Recall that function is said to be -strongly convex if is convex over . By the definition of strongly convex functions, it is easy to see that if is a convex function, then for any constant and any constant vector , the function is -strongly convex. Further, it is known that if is a -strongly convex function and is minimized at point , then (see, for example, Corollary 1 in [19]):

(10)

Note that the expression involved in minimization (2) in Algorithm 1 is strongly convex with modulus and is chosen to minimize it. Thus, the next lemma follows.

Lemma 4.

Let be arbitrary. For all , Algorithm 1 guarantees

The next corollary follows by taking in Lemma 4.

Corollary 1.

For all , Algorithm 1 guarantees .

Proof.

Fix . Note that . Taking in Lemma 4 yields

Rearranging terms and cancelling common terms yields

where (a) follows by the Cauchy-Schwarz inequality (note that the second term on the right side applies the Cauchy-Schwarz inequality twice); and (b) follows from Assumption 1.

Thus, we have

The next corollary follows directly from Lemma 3 and Corollary 1 and shows that constraint violations are ultimately bounded by sequence .

Corollary 2.

For any , Algorithm 1 guarantees

where and are defined in Assumption 1.

This corollary further justifies why Algorithm 1 intends to minimize drift . Recall that controlled drift can often lead to boundedness of a stochastic process as illustrated in the next section. Thus, the intuition of minimizing drift is to yield small bounds.

Iii Expected Performance Analysis of Algorithm 1

This section shows that if we choose and in Algorithm 1, then both expected regret and expected constraint violations are .

Iii-a A Drift Lemma for Stochastic Processes

Let be a discrete time stochastic process adapted444Random variable is said to be adapted to -algebra if is -measurable. In this case, we often write . Similarly, random process is adapted to filtration if . See e.g. [20]. to a filtration . For example,

can be a random walk, a Markov chain or a martingale. Drift analysis is the method of deducing properties, e.g., recurrence, ergodicity, or boundedness, about

from its drift . See [21, 22] for more discussions or applications on drift analysis. This paper proposes a new drift analysis lemma for stochastic processes as follows:

Lemma 5.

Let be a discrete time stochastic process adapted to a filtration . Suppose there exists an integer , real constants , , and such that

(11)
(12)

hold for all . Then, the following holds

  1. [leftmargin=20pt]

  2. For any constant , we have where .

Proof.

See Appendix A. ∎

The above lemma provides both expected and high probability bounds for stochastic processes based on a drift condition. It will be used to establish upper bounds of virtual queues , which further leads to expected and high probability constraint performance bounds of our algorithm. For a given stochastic process , it is possible to show the drift condition (12) holds for multiple with different and . In fact, we will show in Lemma 7 that yielded by Algorithm 1 satisfies (12) for any integer by selecting and according to . One-step drift conditions, corresponding to the special case of Lemma 5, have been previously considered in [22, 23]. However, Lemma 5 (with general ) allows us to choose the best in performance analysis such that sublinear regret and constraint violation bounds are possible.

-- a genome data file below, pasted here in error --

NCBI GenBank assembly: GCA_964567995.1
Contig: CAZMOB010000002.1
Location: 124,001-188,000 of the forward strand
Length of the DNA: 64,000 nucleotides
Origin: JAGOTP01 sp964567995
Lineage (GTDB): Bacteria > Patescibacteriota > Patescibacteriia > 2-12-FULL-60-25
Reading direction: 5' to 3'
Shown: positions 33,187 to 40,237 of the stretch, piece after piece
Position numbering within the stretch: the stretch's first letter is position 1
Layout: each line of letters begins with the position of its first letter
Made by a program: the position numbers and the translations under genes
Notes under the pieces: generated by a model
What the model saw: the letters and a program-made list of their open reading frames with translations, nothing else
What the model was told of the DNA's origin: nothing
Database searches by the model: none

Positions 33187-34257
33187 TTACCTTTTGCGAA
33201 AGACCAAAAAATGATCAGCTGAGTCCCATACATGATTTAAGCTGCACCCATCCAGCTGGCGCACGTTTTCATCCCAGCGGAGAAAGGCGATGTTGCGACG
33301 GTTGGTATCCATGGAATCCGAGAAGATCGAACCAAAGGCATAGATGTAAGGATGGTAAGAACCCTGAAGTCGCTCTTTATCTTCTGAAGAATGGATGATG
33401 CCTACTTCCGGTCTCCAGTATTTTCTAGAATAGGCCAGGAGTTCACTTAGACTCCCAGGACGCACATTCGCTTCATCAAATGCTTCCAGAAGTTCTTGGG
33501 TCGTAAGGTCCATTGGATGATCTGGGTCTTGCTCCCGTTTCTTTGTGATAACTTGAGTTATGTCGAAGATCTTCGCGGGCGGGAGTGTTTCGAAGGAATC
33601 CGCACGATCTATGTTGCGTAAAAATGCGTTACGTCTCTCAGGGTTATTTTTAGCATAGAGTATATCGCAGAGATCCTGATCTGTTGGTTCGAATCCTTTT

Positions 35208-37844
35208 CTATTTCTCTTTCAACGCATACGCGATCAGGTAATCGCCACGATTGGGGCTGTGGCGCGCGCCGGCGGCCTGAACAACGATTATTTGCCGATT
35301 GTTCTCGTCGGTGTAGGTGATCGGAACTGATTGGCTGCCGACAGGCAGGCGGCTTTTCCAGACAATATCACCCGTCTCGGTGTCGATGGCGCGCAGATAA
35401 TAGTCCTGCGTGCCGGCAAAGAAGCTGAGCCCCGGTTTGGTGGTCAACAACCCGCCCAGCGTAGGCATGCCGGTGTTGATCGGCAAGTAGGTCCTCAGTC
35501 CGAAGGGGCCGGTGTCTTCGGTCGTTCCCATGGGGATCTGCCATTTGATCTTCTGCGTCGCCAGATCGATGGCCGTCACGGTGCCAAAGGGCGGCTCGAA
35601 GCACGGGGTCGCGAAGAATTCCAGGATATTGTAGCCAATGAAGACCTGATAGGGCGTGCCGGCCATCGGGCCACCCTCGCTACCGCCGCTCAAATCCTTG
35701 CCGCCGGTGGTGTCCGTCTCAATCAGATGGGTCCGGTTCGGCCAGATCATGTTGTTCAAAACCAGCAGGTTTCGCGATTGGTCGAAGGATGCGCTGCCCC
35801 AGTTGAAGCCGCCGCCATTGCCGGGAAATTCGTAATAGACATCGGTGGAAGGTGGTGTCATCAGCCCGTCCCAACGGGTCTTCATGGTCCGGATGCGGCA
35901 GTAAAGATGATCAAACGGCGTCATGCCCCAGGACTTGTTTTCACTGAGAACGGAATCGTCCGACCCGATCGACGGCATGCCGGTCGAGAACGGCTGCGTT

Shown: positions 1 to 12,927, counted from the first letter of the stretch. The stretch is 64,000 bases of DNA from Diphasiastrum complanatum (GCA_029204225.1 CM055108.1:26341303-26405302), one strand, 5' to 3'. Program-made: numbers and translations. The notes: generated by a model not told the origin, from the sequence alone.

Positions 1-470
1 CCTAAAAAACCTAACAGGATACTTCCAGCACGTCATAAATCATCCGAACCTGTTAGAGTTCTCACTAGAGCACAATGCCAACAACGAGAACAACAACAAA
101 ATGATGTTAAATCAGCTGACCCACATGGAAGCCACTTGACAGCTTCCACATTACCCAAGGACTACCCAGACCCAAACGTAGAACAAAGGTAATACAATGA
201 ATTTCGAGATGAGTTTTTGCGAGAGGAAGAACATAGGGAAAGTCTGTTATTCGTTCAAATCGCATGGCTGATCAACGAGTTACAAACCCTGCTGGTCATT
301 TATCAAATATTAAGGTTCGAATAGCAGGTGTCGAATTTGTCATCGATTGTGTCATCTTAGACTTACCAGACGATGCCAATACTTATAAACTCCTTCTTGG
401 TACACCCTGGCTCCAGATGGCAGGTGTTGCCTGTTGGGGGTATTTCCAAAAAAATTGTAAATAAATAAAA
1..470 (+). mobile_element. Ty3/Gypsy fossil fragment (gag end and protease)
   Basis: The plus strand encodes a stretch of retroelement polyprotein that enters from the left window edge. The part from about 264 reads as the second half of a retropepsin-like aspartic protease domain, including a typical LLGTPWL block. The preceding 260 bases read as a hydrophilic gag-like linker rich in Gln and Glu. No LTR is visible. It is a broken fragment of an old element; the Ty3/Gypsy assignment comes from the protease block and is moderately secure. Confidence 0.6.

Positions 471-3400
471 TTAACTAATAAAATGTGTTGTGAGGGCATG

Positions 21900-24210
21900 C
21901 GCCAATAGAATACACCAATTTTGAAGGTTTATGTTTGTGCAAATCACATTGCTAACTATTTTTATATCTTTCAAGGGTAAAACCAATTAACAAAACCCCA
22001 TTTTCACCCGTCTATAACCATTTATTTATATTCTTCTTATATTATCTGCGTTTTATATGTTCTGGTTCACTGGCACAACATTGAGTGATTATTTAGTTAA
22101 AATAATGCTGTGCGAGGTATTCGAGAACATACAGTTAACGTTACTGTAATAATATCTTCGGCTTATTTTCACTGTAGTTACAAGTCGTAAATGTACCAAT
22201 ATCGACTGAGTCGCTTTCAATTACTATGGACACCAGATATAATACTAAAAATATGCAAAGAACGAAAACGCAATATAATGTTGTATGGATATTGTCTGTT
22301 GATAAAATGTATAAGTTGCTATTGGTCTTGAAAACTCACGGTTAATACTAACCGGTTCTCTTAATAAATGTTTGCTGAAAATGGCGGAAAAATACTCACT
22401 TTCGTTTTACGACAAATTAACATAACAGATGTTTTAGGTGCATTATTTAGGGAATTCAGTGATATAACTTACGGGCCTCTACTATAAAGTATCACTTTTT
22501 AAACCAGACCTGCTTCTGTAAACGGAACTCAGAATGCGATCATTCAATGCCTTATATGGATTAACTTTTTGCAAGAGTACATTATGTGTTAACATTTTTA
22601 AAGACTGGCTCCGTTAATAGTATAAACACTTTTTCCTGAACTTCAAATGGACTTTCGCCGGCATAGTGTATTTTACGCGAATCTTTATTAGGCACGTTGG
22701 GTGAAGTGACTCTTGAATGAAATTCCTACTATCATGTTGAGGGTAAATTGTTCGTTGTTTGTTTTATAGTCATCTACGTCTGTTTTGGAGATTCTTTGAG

Iii-B Expected Constraint Violation Analysis

Define filtration with and being the -algebra generated by random samples up to round . From the update rule in Algorithm 1, we observe that is a deterministic function of and where is further a deterministic function of , and . By inductions, it is easy to show that and for all where denotes the -algebra generated by random variable . For fixed , since is fully determined by and are i.i.d., we know is independent of . This is formally summarized in the next lemma.

Lemma 6.

If satisfies , then Algorithm 1 guarantees:

(13)
Proof.

Fix and . Since is independent of , which is determined by , it follows that , where (a) follows from the fact that and . ∎

To establish a bound on constraint violations, by Corollary 2, it suffices to derive upper bounds for . In this subsection, we derive upper bounds for by applying the drift lemma (Lemma 5) developed at the beginning of this section. The next lemma shows that random process satisfies the conditions in Lemma 5.

Lemma 7.

Let be an arbitrary integer. At each round in Algorithm 1, the following holds

where , is the number of constraint functions; and are defined in Assumption 1; and is defined in Assumption 2. (Note that by the definition of .)

Proof.

See Appendix B. ∎

Lemma 7 allows us to apply Lemma 5 to random process and obtain by taking , and , where represents the smallest integer no less than . By Corollary 2, this further implies the expected constraint violation bound as summarized in the next theorem.

Theorem 1 (Expected Constraint Violation Bound).

If and in Algorithm 1, then for all , we have

(14)

where the expectation is taken with respect to all .

Proof.

Define random process and filtration